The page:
Switchback VR has a message, try not to blink
Switchback VR uses eye tracking in more subtle ways than you think. Of course there is the shock of the Dr. Who Weeping Angel via the mannequin scene, but eye-tracking is everywhere in this game, including an encounter where enemies come to life when you look at them, or remain frozen when you stare back into their dead eyes – this generates late In my playthrough, a tense and even tactical moment where I have to juggle enemies by staring at them to try and manage a dose of insane surgeons.
“We do a lot of this stuff to make you feel like it’s your journey,” Galladro explains. This is where PSVR 2 can really make a difference in new approaches to game design, adapting the gaming experience to a person’s behavior and offering a new level of immersion.
This idea of immersion isn’t new in VR, but Switchback VR and the use of eye-tracking, along with the implementation of Supermassive, point to a future where horror games and VR really are an ideal combination, one that’s in the Hell was made if you will.
When playing Switchback VR, I encounter many moments that another player might not spot simply by where I look and when I blink, having to physically duck to avoid dangers, or even into puzzle rooms that can only be solved by looking explore the environment with a ray of UV light.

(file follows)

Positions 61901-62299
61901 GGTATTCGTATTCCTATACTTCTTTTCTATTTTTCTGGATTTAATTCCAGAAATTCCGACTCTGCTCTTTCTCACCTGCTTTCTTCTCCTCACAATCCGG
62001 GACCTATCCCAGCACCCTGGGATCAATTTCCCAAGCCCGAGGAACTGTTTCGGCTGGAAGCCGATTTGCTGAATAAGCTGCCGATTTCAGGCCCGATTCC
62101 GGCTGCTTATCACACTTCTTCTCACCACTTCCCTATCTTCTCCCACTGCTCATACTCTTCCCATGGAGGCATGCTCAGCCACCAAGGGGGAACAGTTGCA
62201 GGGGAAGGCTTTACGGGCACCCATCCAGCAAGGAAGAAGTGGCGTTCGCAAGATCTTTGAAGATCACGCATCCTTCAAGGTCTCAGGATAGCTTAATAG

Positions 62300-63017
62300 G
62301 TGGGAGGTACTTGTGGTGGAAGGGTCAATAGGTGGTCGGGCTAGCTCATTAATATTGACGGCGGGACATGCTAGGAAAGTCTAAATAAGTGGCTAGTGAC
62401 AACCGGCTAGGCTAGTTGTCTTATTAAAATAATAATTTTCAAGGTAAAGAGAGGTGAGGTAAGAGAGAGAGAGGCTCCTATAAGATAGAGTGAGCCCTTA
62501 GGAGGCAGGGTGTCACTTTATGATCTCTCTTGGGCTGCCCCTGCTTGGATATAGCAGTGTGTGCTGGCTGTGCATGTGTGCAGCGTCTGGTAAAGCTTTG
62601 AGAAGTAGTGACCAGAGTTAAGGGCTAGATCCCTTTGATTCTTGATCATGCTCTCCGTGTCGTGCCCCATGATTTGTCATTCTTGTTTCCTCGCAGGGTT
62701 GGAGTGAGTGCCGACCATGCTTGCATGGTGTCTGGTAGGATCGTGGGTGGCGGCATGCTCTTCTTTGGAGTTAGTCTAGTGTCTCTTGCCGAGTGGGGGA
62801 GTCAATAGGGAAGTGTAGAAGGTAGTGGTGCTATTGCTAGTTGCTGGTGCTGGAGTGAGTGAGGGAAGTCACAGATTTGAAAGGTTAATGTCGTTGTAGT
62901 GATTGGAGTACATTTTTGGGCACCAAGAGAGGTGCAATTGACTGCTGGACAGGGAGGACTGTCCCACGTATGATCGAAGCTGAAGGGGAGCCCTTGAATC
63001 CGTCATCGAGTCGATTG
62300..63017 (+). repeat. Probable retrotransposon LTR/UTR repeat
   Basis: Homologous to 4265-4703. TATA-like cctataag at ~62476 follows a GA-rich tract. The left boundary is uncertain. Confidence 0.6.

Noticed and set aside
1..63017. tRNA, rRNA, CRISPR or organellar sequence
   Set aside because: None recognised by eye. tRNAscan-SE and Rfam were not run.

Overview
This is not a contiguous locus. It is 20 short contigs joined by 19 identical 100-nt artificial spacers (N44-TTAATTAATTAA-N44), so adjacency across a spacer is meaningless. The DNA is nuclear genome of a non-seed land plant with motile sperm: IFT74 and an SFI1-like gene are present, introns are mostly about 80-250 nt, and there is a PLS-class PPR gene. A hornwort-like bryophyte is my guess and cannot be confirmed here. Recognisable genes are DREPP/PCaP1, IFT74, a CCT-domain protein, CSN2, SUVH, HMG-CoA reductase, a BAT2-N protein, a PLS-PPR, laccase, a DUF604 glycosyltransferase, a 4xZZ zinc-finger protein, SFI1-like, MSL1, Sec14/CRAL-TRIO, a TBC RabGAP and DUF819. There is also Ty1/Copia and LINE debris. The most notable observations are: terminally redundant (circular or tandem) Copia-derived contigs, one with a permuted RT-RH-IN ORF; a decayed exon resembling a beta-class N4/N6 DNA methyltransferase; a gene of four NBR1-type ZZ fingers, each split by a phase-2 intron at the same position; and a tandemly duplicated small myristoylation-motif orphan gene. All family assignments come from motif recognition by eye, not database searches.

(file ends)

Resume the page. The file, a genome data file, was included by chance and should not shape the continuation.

Galladro tells me: “We always try to give you something to explore and nothing is ever the same”. If you think about it, bespoke horror experiences in VR can offer something that few other genres can match – pace. Jump scare is a matter of timing, and that means the nausea that can plague many VR games (read my article on PSVR 2 motion sickness) is absent in Switchback VR. I played Switchback VR for 40 minutes straight and felt good.
Switchback VR feels good to play. The tempo is balanced and surprising, but also allows for moments of calm. A fast-paced section of rollercoaster that rumbles you through a dark tunnel and up and down, then slows to a crawl before turning to the shooting or puzzles. This game is all about shocking but also balancing the senses, and horror is an ideal canvas.
Switchback VR on PSVR 2 shows how new hardware can inspire inventive game design. After playing the game I became obsessed with the new eye-tracking technology and how the team at Supermassive Games are approaching design for VR with this core use.
After some tense early moments, I began to lean into my newfound freedom to look around this horror world and find my own personal experiences. I naturally started tossing a torchbeam down dark corridors and searching their dark corners for fun surprises.
There’s a moment on the stage of the abandoned hotel where I’m being wheeled through an audience of zombies. On stage, a petrified couple is dancing in the spotlight, but all eyes are on me. Every face in the room slowly turns to stare at me with a broken, audible “crack”. This is the kind of uneasy feeling that only horror in VR can evoke. Supermassive Games could be here.
Supermassive Games’ The Dark Pictures: Switchback VR will be released on March 16th for PSVR 2. You’ll also need a PlayStation 5 to play it, and quite frankly I can’t think of a better reason to buy Sony’s new console and headset.